Video sites like YouTube have become invaluable tools to help visually instruct consumers on how to use a new product, according to Jeffrey Harmon, Orabrush co-founder. The company invented the dog tongue cleaner, Orapup, that sold $1 million in inventory even before the $50,000 mold was made. It takes content. And I've become obsessed with the reasons behind creating and optimizing it.
Instructional videos help to sell new products. Unlike Orabrush, where humans use the scrapper to clean their tongue to eliminate bad breath, an organic-base flavor entices the dog to lick the tongue cleaner. Video allows the company to demonstrate the gadgets use, but where does search engine marketing come into play?
Reaching a YouTube audience meant selling to video viewers 45 and older -- the top-selling demographic for the Orapup product on the site, according to Jeffrey Harmon, Orabrush co-founder. "We want to create such great video content that we naturally rise in the search engines," he said.
Search is great for products that have super-high demand or brand awareness, but the products we bring to the world are so different that you have to build the demand first, Harmon said. He notes that searches on engines for gadgets that solve bad breath for dogs remain small, so the focus has turned to optimizing the YouTube video content.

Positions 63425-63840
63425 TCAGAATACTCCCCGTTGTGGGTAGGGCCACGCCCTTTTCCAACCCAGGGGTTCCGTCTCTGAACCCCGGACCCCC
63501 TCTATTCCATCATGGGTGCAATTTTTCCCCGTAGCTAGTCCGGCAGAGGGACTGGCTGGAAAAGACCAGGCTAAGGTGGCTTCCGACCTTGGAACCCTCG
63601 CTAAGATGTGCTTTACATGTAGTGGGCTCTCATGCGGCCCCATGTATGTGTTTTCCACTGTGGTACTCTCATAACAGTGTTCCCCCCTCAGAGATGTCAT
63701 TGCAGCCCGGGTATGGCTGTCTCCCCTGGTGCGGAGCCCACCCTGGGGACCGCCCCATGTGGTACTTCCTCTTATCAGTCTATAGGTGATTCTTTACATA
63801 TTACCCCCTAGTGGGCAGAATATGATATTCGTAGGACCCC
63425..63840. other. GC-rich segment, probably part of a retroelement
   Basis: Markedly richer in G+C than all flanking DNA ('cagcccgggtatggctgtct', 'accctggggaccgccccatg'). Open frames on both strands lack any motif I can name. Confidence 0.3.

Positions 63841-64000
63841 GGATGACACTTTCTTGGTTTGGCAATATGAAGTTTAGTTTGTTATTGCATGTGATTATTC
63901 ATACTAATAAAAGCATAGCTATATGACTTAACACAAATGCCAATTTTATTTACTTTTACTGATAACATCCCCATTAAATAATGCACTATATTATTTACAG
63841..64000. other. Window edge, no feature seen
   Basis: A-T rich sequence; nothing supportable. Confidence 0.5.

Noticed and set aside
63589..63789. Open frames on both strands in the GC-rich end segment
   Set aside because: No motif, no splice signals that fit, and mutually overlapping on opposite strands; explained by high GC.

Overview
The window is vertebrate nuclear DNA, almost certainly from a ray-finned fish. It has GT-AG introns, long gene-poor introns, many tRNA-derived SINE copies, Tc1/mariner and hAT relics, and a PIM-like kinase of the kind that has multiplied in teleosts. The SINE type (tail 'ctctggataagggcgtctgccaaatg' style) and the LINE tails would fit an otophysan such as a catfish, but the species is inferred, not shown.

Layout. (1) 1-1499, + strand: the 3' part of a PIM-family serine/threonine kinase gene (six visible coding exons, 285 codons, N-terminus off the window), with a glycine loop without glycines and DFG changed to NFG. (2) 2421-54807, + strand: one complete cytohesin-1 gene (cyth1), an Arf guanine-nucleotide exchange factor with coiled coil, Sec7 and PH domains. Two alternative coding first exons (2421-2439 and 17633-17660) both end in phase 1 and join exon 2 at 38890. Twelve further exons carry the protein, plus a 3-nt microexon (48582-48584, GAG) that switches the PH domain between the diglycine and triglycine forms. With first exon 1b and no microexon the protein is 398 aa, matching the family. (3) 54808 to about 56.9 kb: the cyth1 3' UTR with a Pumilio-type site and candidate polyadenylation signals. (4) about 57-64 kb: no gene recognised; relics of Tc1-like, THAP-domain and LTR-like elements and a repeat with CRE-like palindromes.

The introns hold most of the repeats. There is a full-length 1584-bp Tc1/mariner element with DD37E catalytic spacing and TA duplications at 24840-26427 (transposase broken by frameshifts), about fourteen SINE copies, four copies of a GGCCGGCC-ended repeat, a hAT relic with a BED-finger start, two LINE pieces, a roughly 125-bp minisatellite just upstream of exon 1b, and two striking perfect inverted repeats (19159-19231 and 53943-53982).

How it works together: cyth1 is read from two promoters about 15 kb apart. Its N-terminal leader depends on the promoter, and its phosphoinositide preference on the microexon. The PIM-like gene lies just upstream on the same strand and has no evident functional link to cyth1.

The biggest dilemma became finding keywords and phrases that consumers would search for on an engine to find a pet product that solves bad breath. So Orabrush conducted a massive survey showing people a bunch of videos. One of those videos would contain information on Orapup. The participants were asked what they would search for on Google to find the pet product, and then type in the first string of searches.
In the keyword research the company would use to optimize the videos, some phrases were very generic -- such as "the dog product." Overall, Harmon said, Orabrush managed to identify a massive amount of possibilities to "make sure we're not losing anyone in the funnel."The dog tongue-cleaning device sold $1 million before the product went in to production through crowdsourcing and presales, eliminating the risk of investing in a mold that cost between $50,000 and $100,000. Next year you might find it on the shelf of your favorite retailer.